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Review Health Professional Overtime Policies In Wake of February Supreme Court Ruling

April 10, 2023

By: Charles R. Hay and Travis D. Hanson

In late February of this year, the U.S. Supreme Court issued an overtime pay ruling on a 6-3 vote in Helix Energy Solutions v. Hewitt that drew headlines and then quickly faded into the background. At the time, headlines such as this from an Associated Press story were common: “Justices OK Overtime Pay for $200,000-a-Year Oil Rig Worker.” Hospitals and other institutional providers should take notice of this decision. Its significance is suggested by the fact that the Massachusetts Nurses Association and National Nurses United filed briefs in support of the worker and that those briefs were specifically noted by the Supreme Court. 

The federal Fair Labor Standards Act (FLSA) guarantees overtime pay to employees who work more than 40 hours in a workweek unless the employee is employed “in a bona fide executive, administrative, or professional capacity” as those terms are defined by agency regulations. 29 U.S.C. § 213(a)(1). Among the requirements adopted by the federal Department of Labor is a rule that an executive or professional employee must be paid on a “salary basis” to qualify for exemption as an executive employee. 

Michael Hewitt worked in a supervisory role on an offshore oil rig, overseeing parts of the rig’s operations and 12 to 14 workers. He worked on a shift basis — 12 hours per day, 7 days per week — and his pay was calculated on a daily rate. His annual compensation exceeded $200,000. Hewitt filed his overtime pay suit against his former employer approximately two weeks after his employment contract ended. 

Helix Energy Solutions argued that Hewitt was paid on a salary basis because he was paid at least $963 (the daily rate) in any week in which he worked. To qualify for the salary exemption, Department of Labor regulations required payment of at least $455 per week (now $684). The Supreme Court majority opinion rejected Helix’s argument. It interpreted Department of Labor regulations as requiring that an employee on a salary basis receive a fixed amount per week without regard to the number of days or hours worked. The $963 daily rate paid to Hewitt was contingent on his actually working and did not qualify as a flat, predetermined amount fixed independently of the number of days worked.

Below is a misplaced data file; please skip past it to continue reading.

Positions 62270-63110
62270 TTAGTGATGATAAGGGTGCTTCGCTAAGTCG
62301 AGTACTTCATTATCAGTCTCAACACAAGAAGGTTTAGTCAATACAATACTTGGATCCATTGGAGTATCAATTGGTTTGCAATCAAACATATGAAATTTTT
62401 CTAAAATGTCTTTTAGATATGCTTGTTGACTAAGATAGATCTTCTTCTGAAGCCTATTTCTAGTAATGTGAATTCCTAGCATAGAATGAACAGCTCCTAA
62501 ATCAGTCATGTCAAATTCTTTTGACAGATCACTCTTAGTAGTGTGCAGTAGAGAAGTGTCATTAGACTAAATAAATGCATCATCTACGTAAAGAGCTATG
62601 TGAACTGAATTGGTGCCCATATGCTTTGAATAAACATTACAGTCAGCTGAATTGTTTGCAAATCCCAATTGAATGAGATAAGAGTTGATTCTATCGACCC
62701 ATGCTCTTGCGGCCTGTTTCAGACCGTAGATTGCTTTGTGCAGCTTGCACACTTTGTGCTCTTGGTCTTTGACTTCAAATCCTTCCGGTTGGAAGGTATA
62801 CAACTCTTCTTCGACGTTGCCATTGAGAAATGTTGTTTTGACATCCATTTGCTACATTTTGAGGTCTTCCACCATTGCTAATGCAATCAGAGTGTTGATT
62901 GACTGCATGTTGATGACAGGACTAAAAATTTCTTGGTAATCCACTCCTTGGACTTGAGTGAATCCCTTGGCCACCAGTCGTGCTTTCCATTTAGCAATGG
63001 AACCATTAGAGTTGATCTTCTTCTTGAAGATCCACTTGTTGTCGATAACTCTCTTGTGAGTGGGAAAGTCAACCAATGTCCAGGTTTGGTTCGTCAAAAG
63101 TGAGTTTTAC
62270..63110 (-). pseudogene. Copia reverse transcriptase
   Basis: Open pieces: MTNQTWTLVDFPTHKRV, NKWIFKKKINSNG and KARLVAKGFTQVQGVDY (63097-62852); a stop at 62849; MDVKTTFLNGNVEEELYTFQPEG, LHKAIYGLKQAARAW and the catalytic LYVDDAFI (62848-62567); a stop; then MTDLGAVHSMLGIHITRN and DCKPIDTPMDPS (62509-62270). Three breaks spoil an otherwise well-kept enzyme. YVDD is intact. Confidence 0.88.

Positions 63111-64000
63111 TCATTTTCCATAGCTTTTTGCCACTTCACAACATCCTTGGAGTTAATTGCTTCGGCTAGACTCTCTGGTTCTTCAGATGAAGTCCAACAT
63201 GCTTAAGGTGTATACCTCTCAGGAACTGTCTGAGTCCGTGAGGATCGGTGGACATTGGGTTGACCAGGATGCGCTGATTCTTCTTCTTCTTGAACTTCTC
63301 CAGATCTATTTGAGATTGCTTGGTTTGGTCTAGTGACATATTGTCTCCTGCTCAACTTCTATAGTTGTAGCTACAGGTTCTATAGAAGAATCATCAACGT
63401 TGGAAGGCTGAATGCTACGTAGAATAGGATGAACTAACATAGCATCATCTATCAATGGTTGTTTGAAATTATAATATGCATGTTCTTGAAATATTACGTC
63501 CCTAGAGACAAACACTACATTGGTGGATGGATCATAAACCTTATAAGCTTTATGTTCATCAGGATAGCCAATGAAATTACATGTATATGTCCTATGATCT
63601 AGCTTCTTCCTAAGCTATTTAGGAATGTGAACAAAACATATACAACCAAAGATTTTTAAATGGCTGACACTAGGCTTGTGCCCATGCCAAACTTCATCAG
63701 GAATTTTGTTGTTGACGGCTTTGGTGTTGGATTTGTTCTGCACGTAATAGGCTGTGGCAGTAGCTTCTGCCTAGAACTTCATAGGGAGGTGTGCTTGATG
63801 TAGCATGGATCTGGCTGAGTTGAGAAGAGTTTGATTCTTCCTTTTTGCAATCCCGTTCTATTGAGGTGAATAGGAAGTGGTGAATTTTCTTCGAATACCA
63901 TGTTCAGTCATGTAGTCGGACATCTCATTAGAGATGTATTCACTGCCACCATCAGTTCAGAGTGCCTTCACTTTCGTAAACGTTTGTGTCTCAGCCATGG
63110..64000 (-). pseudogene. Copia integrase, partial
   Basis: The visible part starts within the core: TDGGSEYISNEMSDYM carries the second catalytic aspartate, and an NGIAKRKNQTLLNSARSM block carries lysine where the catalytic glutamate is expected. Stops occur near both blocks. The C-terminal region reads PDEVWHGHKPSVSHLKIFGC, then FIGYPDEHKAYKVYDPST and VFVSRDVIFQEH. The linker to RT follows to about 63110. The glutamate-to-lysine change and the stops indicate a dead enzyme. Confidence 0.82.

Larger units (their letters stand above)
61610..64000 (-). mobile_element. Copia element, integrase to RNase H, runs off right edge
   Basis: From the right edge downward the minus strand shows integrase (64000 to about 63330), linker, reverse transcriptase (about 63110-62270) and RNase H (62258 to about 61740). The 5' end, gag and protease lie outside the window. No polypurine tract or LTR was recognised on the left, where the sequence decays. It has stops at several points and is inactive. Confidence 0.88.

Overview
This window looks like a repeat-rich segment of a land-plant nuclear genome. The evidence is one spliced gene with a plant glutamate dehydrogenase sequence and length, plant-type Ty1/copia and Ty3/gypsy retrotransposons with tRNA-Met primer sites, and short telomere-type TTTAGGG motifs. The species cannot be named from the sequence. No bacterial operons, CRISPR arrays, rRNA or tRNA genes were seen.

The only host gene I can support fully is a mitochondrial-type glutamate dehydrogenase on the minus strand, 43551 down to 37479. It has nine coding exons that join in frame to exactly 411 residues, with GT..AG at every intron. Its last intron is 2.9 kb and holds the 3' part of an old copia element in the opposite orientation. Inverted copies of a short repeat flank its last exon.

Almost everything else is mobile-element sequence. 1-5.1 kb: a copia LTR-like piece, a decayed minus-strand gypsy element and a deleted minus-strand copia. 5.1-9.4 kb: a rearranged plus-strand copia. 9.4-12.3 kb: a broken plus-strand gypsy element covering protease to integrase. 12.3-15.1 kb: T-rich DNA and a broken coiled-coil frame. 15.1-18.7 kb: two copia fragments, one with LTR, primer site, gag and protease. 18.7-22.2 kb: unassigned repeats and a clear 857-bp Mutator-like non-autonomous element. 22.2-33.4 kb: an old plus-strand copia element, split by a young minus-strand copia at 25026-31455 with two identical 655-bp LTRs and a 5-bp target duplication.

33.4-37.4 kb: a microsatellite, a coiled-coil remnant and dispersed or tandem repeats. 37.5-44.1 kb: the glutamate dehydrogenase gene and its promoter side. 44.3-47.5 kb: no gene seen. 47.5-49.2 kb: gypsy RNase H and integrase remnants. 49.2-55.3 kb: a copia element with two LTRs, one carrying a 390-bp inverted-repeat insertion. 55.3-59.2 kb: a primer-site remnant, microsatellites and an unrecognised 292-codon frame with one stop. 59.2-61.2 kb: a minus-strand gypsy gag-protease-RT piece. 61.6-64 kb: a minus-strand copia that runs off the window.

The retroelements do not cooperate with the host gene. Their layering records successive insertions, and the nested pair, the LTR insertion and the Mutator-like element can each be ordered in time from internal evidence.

The Court backstopped its conclusion by reference to briefs filed by the two nurses’ associations. National Nurses United described itself in its brief as the country’s largest federation of registered nurse associations, encompassing a number of states, including Kansas. It argued that the interpretation of DOL regulations advanced by Helix would allow hospitals to avoid federal overtime requirements for day-rate or hourly executive nurses by guaranteeing at least one shift per week at more than $455 (now $684) and then requiring additional hours that would cross the overtime threshold but paying those additional hours as straight time. The Court’s majority opinion took note of this and stated that such a result would be “difficult, if not impossible, to reconcile with the FLSA’s design.”

Hospitals and other institutional providers that are paying executive nurses on a daily or per-shift basis without regard to overtime and treating such arrangements as salaried should thus revisit their pay practices. Of note also is that a document signed by a nurse, stating that he or she is an independent contractor and thus not paid as an employee, will not protect the employer if the nurse otherwise meets the legal test for classification as an employee.